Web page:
Chatham Docks

Brief History of the Docks

Chatham docks have served the country as one of its major producers of ships, with over 500 being made for the Royal Navy alone.

When the docks were first established is unclear, but the first documented mention of them was in 1544 when treasury accounts name it as the second most important dockyard after Deptford.

Since the fort was in such a strategically important location it quickly grew in size, and was declared a Royal dockyard in 1567 by Queen Elizabeth I, who visited it herself in 1573. By the year 1770 it had grown so much that it stretched a whole mile from end to end, and employed over 10,000 ship builders at its peak.

Its importance during the wars of England most likely changed the course of many wars, such as in world war 2 when it performed 1,360 refits and launched 16 new vessels.

The dockyard closed down in 1984 due to a lack in demand and some very outdated equipment, today most of it has been occupied by business's and houses, but 84 acres are open to the public as a tourist attraction and are managed by the Chatham Historic Dockyard Trust.

Are Chatham Docks Haunted?

The docks have undoubtedly seen many deaths, since its such a major site and many accidents would have happened throughout the years, but this doesn't explain why its supposed to be the most haunted dock in the country.

There are many sites, especially castles that have seen more death and are not nearly as haunted, so why are the docks such a special place?

The real answer may never be known, but this doesn't change the fact that many people consistently come forward to make claims of experiencing something spooky.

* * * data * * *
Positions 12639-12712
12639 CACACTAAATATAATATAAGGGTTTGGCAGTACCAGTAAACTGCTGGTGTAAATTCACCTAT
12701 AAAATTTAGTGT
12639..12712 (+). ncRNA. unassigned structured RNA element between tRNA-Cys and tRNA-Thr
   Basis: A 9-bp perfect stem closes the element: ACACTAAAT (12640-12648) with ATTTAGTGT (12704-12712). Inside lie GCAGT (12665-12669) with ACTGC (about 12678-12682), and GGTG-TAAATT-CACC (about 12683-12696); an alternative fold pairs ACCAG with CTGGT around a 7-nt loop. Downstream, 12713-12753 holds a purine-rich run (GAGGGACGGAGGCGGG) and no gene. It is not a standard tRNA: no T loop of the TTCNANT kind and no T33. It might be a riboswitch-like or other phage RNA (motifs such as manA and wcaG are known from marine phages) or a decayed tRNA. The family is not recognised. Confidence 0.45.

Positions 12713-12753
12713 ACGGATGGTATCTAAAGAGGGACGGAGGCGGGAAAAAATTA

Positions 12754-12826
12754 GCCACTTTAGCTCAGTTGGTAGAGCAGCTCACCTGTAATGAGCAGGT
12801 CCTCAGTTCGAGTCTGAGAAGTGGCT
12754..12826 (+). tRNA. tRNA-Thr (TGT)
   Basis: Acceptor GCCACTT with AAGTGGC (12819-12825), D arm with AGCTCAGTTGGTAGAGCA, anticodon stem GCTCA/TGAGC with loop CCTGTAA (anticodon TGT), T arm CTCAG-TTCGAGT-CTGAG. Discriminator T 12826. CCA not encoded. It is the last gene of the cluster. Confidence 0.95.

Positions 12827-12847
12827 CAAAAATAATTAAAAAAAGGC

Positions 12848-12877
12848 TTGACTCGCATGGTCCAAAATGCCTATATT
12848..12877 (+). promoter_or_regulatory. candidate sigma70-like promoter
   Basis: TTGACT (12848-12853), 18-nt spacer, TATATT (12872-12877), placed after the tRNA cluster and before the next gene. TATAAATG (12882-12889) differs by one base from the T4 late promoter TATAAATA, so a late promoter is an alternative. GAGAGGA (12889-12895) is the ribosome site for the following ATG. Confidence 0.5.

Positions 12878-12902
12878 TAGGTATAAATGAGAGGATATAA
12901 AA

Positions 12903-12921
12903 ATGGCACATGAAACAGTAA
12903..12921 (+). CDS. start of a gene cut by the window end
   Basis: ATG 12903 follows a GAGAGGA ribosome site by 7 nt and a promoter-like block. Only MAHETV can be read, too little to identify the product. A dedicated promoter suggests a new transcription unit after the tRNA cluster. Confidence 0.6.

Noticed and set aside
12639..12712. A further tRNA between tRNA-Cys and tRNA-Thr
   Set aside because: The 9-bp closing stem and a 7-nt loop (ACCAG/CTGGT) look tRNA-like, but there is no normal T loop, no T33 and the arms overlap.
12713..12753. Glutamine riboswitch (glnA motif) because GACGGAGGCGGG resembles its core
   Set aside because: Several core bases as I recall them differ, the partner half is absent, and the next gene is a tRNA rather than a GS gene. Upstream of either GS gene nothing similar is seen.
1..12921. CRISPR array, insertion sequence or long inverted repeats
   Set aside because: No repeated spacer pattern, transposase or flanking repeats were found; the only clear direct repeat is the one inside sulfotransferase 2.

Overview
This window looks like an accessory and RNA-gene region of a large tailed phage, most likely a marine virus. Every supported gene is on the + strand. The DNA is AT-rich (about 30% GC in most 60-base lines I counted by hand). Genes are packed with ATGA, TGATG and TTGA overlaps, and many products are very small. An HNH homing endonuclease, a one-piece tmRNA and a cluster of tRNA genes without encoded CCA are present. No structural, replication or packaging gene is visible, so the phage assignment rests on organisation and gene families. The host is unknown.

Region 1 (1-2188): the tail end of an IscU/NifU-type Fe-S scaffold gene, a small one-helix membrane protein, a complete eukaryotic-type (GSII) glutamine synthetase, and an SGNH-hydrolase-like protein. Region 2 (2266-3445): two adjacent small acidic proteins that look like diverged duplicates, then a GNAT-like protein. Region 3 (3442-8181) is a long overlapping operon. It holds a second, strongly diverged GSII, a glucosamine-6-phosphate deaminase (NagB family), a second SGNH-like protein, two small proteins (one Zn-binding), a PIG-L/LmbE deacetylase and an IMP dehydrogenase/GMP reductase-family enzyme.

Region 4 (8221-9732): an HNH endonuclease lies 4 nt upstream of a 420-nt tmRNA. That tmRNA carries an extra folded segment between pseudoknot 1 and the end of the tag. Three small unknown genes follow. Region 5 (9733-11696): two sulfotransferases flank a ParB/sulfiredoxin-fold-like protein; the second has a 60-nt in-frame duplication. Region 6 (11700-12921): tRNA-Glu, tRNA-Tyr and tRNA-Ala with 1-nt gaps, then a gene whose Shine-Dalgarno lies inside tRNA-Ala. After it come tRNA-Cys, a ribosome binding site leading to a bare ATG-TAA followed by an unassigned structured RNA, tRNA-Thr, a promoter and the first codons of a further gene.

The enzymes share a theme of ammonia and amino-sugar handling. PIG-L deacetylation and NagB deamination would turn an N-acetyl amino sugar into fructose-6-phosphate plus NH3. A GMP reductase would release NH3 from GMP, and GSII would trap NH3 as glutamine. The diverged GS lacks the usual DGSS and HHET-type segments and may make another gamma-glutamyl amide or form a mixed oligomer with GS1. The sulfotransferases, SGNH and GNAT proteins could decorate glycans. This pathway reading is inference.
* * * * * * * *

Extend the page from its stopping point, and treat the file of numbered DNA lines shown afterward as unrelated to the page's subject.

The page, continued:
The most haunted area of the docks is believed to be the commissioners house. This Grade I, early 18th century building is home to more ghosts than the rest of the docks combined. The most well known ghost in this building is that of Peter Pett, who was a master shipwright during the 17th century. He is said to have been shamed with not being able to protect the English fleet during a raid by the Dutch in 1667 and this led to him taking his own life. His ghost has been seen throughout all areas of the house by many people, sometimes walking straight through walls as if passing through a doorway long bricked up.

The house also has its own Grey Lady, which seems to be a rather familiar thing with old houses. She is most often seen on the stairs and landing area, and is once said to have appeared right behind one of the cleaners, giving her such a fright she refused to return to work.

As for other stories there's pretty much everything you can imagine. The ghost of a drummer boy haunts the quay walls, along with a young boy and girl and many other various spirits, with reports claiming everything from sailors to knights.

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